Patricia Darrell Knight, San Francisco Ceramic Circle
Chelsea plate, c.1755 (Victoria & Albert Museum)
"Acanthus spinoza", Georg Ehret print (Antiquariaat Junk)
Pat Knight will bring together her passions for plants, prints and porcelains in this thoroughly researched and beautifully illustrated presentation. Pat’s first passion is the role of botany in the 18th century. She will discuss the role of explorations, especially in the hinterlands of the North American colonies, as well as the scientific work of Carl Linneaus and Georg Oeder. Introduction of new and exotic plants changed the landscape of the great estates and promoted research at botanical centers, such as the Chelsea Physic garden.
Popular interest in horticulture led to books illustrated with botanical prints by Georg Ehret and to the “Botanical Magazine” published by William Curtis. Popular interest and novelty led to fashionable botanical decoration on porcelain. Mrs. Knight will illustrate this cultural phenomenon with examples of botanical wares from Meissen, Chelsea, Derby and the Royal Danish Porcelain Factory made in the late 18th and early 19th centuries.
Patricia Knight earned a bachelor’s degree in English and European history at Southampton University. Always a keen gardener, she obtained certification in gardening after emigrating to the United States. She founded Patrician Antiques, specializing in 18th and 19th century porcelain, pottery, silver and decorative objects. Pat is a longtime member of the Ceramic Circle, and has spoken before on Minton pottery and porcelain. Her ceramic collecting interests include Staffordshire figures and wares, Regency period porcelains, Jugendstil and modern ceramics.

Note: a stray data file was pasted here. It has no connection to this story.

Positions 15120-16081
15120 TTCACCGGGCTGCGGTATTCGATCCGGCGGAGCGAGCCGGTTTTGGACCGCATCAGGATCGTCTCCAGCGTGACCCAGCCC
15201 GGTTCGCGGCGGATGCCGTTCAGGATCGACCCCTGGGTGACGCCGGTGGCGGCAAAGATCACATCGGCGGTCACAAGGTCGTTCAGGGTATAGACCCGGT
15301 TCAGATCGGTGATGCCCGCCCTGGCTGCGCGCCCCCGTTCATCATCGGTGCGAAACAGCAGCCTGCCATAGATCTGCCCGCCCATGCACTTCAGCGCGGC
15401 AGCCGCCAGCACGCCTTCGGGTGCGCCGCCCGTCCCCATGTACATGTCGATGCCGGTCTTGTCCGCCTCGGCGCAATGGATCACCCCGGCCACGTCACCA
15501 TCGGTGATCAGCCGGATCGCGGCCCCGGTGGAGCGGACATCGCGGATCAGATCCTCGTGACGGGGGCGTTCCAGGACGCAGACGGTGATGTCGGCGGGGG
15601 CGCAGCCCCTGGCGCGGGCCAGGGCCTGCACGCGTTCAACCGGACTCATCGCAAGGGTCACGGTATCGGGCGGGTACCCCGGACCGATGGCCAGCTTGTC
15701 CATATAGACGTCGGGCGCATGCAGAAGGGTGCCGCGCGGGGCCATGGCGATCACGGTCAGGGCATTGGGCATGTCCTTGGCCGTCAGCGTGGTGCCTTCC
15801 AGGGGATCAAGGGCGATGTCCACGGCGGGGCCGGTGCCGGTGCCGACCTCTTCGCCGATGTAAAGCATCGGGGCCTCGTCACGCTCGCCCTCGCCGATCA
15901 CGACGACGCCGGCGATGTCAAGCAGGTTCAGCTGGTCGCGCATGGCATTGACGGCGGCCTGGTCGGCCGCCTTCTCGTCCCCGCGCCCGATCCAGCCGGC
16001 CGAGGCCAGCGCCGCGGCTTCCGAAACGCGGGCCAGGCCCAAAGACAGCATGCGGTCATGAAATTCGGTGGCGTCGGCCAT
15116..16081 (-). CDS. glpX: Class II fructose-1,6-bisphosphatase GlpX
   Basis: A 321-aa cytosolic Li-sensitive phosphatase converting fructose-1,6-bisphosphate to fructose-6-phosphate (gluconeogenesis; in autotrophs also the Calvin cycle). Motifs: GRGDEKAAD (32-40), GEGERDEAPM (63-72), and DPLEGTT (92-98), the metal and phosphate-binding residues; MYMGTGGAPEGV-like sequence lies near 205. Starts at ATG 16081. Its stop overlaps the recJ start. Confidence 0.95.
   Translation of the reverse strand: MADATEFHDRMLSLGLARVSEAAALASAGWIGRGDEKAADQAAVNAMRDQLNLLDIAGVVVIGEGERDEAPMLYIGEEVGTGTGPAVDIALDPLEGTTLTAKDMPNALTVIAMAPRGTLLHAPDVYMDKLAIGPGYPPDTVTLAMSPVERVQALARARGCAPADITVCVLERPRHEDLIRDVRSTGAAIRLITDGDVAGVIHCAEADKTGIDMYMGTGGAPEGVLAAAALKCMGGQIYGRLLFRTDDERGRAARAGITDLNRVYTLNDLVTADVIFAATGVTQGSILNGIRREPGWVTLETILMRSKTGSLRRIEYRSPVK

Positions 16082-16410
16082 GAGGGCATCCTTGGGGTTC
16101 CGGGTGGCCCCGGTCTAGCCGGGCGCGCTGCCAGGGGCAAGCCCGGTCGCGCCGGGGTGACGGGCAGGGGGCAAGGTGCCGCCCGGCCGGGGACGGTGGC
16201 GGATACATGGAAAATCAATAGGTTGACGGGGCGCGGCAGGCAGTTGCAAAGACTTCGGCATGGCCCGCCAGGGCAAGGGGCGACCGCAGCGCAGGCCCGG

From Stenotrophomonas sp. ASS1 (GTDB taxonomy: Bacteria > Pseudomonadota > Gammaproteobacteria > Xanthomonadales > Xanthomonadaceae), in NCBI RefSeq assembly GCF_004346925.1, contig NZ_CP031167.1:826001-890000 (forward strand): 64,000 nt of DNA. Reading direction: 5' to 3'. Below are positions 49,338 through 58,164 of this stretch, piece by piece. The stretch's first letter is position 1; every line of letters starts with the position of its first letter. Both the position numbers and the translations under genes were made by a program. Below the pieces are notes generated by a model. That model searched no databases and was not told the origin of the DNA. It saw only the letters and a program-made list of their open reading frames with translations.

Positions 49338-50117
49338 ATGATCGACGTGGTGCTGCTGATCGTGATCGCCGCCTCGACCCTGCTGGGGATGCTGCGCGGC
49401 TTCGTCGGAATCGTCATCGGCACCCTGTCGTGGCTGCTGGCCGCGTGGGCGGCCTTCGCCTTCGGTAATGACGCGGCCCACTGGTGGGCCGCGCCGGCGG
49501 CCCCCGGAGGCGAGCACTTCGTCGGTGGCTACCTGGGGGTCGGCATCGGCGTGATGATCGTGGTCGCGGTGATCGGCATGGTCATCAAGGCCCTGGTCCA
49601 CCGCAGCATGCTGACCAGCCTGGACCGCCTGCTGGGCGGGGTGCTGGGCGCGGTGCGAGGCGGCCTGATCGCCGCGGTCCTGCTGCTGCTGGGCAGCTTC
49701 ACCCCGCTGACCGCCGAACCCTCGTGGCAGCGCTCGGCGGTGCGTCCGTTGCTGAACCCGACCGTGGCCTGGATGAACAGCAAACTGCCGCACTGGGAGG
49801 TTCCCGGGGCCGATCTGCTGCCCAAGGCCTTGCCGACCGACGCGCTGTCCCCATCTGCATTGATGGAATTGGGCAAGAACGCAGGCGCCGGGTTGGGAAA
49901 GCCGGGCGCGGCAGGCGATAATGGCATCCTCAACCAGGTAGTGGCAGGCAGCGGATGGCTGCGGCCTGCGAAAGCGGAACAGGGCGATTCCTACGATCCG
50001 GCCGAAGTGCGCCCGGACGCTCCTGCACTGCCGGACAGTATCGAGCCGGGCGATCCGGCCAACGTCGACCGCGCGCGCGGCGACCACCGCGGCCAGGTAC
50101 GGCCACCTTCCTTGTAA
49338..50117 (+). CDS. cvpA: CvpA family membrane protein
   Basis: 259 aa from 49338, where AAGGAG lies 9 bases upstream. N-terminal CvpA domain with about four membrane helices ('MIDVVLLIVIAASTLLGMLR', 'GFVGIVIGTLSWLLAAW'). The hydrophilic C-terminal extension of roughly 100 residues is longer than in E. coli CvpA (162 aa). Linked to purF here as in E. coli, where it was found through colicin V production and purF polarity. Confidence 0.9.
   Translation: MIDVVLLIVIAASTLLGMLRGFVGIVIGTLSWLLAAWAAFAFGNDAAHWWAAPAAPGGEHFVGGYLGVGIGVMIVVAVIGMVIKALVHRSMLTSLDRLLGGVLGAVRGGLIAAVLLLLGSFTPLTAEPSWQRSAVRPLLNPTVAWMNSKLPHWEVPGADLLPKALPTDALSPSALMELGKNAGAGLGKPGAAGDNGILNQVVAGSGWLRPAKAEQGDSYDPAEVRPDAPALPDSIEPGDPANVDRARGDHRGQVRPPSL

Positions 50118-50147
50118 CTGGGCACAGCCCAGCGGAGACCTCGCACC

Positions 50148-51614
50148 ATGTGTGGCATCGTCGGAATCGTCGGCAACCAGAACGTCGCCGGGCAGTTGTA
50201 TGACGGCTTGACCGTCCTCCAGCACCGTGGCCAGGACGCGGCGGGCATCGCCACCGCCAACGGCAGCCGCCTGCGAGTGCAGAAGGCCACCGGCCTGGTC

As an enthusiastic gardener Pat Knight has served on the boards of Western Horticulture and the Los Altos Garden club; she is web master for both organizations. Her plant interests include Mediterranean-climate plants and the drought-resistant plants of South Africa and Australia and, in fact, anything with flowers.